May Baits: Time to Think by Bruce Callis Jr

April 29, 2022

May Baits:
Time to Think
by Bruce Callis Jr

It’s the best of times, it’s the worst of times, and it is the time of frustration! The spawn can be all of it, and more. When sight fishing, we can see them up on bed, or right around it. We can fish a bed all day just trying to make them eat our bait. And we can leave, never having made them do more than just look at it. But the rewards can be that bass of a lifetime.

But once the actual spawn has ended, the big females usually pull back off the bed, leaving the male to guard the eggs and the emerging fry. They are usually very aggressive, fighting off the danger pressed by bluegill and other predators. And if we put our bait in just the right spot, we can catch him. But we really want those big females.

Now is the time to think active fishing and where we need to start looking for the bass, those females that have pulled off the bed. They have spent a lot of energy and need to replenish it. And by feeding up is the only way it can happen.

May is the time to start thinking about where you want to fish. And that breaks down to 3 basic choices. Do you want to fish on top of the water, the bottom itself, or in the middle. All 3 can produce big bass, and a lot of times it’s all about what we enjoy!

For me, it is time to start pulling out those topwater bait. There is just something about a topwater explosion that excites me to no end. And I break them down to 3 basic groups and their use.

Heavy Cover

The lily pads are busting the surface and the bass are chasing baitfish into them. Plus there is plenty of other food available to them in the pads. But it also requires a different style of bait. You don’t want to throw treble hooks into the pads, as you will be fighting them all day. Here is where the frog excels. When it is sparsely spread pads, you can go with a popping frog, like the SPRO Popping Frog. You can pause it and pop it to draw the bass from a distance. If it is thicker, with small little openings, I go with the SPRO Bronzeye Frog. I like the 65 size frog most of the time, but there are times the 60 will get more bites. And never overlook the Bronzeye 90, it looks big, but not as big as some of the frogs swimming across and in the pads. It will work over and through the pads and the bass will bust up through the pads or in the openings and attack it. I like to use 65 pound Seaguar Smackdown Stealth Gray Braid on a 7’ to 7’4” medium heavy rod to fight them out of the pads. I prefer a 7.0:1 gear ration so that I have enough power to pull them out, but enough pick-up so that I can reel the across the pads once I get them up.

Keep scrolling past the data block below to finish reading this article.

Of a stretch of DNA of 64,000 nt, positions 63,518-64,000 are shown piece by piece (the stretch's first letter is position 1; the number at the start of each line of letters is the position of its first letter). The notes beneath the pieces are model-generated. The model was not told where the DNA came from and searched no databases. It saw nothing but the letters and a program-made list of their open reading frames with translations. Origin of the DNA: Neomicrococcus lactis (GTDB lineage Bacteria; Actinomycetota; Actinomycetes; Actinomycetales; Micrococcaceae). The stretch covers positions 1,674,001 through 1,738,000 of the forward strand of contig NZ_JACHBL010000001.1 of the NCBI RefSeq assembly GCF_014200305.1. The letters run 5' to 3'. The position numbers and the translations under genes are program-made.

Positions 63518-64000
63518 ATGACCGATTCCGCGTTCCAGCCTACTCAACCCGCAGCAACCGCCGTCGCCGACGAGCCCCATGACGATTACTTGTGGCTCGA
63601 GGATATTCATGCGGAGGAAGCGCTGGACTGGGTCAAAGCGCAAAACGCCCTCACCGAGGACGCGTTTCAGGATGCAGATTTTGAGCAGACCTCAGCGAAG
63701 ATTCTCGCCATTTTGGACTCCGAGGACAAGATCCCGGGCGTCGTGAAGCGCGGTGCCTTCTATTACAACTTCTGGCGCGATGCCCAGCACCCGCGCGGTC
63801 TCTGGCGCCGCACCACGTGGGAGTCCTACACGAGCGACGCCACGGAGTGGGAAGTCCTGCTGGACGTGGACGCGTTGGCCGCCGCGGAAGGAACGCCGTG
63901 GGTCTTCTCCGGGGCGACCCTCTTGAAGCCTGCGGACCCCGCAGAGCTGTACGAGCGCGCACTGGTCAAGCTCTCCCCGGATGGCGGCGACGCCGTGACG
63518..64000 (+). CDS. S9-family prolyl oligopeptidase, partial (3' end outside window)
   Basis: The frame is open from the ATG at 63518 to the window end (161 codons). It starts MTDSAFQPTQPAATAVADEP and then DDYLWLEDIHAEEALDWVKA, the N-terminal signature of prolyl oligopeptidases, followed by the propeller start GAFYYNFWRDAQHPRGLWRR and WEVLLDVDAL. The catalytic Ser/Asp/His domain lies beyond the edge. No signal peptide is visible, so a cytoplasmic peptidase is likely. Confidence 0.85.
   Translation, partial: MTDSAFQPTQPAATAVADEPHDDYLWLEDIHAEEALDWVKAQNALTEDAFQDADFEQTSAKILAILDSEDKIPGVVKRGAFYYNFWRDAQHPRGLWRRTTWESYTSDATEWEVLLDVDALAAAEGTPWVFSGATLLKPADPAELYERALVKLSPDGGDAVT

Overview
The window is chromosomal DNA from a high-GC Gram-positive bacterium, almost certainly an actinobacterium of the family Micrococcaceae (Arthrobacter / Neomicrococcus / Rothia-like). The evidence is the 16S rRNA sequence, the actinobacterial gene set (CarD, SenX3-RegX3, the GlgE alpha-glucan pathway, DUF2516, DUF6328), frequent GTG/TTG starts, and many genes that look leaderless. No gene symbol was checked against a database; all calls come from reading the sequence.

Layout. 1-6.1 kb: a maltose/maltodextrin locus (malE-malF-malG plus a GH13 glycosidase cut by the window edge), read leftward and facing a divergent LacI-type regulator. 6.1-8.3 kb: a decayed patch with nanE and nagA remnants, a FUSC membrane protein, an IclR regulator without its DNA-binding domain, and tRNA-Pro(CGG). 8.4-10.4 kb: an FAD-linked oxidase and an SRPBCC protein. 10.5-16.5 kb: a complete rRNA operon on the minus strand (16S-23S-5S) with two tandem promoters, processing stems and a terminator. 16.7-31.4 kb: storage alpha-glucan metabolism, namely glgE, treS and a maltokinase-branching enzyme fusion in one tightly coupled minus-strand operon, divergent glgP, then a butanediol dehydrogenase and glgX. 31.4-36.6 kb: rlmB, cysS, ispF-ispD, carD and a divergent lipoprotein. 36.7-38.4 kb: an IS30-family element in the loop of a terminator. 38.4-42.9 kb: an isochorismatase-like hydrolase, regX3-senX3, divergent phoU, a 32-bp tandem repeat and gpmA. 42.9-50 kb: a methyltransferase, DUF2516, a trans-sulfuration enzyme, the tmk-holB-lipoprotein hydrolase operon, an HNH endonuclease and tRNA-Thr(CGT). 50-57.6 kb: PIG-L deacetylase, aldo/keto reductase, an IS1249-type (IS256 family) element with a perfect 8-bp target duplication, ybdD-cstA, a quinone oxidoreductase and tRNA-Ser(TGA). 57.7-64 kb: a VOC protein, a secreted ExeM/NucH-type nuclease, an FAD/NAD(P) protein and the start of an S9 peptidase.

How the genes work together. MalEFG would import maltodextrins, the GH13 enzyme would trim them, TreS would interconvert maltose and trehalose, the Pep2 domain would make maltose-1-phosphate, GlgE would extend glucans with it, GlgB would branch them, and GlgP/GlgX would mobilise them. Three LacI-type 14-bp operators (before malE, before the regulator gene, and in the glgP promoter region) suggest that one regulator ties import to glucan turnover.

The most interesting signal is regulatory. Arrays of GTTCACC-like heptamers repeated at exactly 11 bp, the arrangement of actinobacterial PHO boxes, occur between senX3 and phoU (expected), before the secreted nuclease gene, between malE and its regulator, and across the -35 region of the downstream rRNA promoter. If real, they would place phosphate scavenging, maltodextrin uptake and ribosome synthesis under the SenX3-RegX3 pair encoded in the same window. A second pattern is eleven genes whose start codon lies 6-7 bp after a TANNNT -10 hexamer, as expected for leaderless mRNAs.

Around Cover

Once you move out of the pads, the edges of the pads are also a great place to fish. Also over laydowns and around them. Here you are trying to call them up or out of the cover. While a Bronzeye Frog will work, here is where the Bronzeye Pop, the E-POP 80, and Fat Pappa Walker 130 all shine. These will all draw them up and out, but each has a special time and place.

The Brozeye Pop shines around the edges and in light cover. With the standard Gamakatsu frog hooks, you can rest assured when throwing it in pads and in down trees, popping it where others dare not go. There are 4 sizes to chose from, the 40, 50, 60, and 70. I prefer to stay with the Smackdown braid on them, but I can downsize it to either 30 or 40 pound test. I still use a 7 foot medium heavy rod and a 7.0:1 reel to get them out fast. For the lighter 40, I will switch to a spinning rod, but stick to a medium heavy rod and 30 pound Smackdown.

For submerged laydowns, flats and points, here is where I prefer the E Pop 80 and the Fat Pappa Walker 130. These baits will draw fish from down deep or further away. I like to rig it on a 7 foot to 7’4’ medium heavy rod and use 30-40 pound Smackdown with a 2 foot leader of monofilament. The leader helps keep the line from getting hung up in the hooks as you pop it or walk it.

Floating to Subsurface

There are two other baits that I like to use on the edges of cover, around submerged laydowns, and on points and flats. They are the SPRO Zero Minnow 130 and the SPRO BBZ-1 Rat. They can be worked on the surface or reeled and worked as a wake bait. Both can be worked on braid, and because of the strikes, it is a great decision to make.

The buzzbait is one of those baits that works just about anywhere also, except for the thick heavy cover. There are many designs to choice from also. Single blades, dual blades, with a clacker, with a skirt, or with a soft plastic frog or other bait. They can be fished on monofilament, but braid is my preferred choice.

Topwater is by far the most exciting of all ways to fish. You get to see and hear the explosion, but you have to be careful. With so many, setting the hook can be the most difficult. With treble hooks, you know they are hooked. But with frogs, you need to wait to feel them before setting the hook. One tip I was always taught was to reel down and count to 3 before attempting to set the hook. Usually you will feel them by then, and it’s time to drive the hook home and prepare for the fight. Now it’s time to be throwing all of them. Get out there and have fun! Let’s see them monsters!




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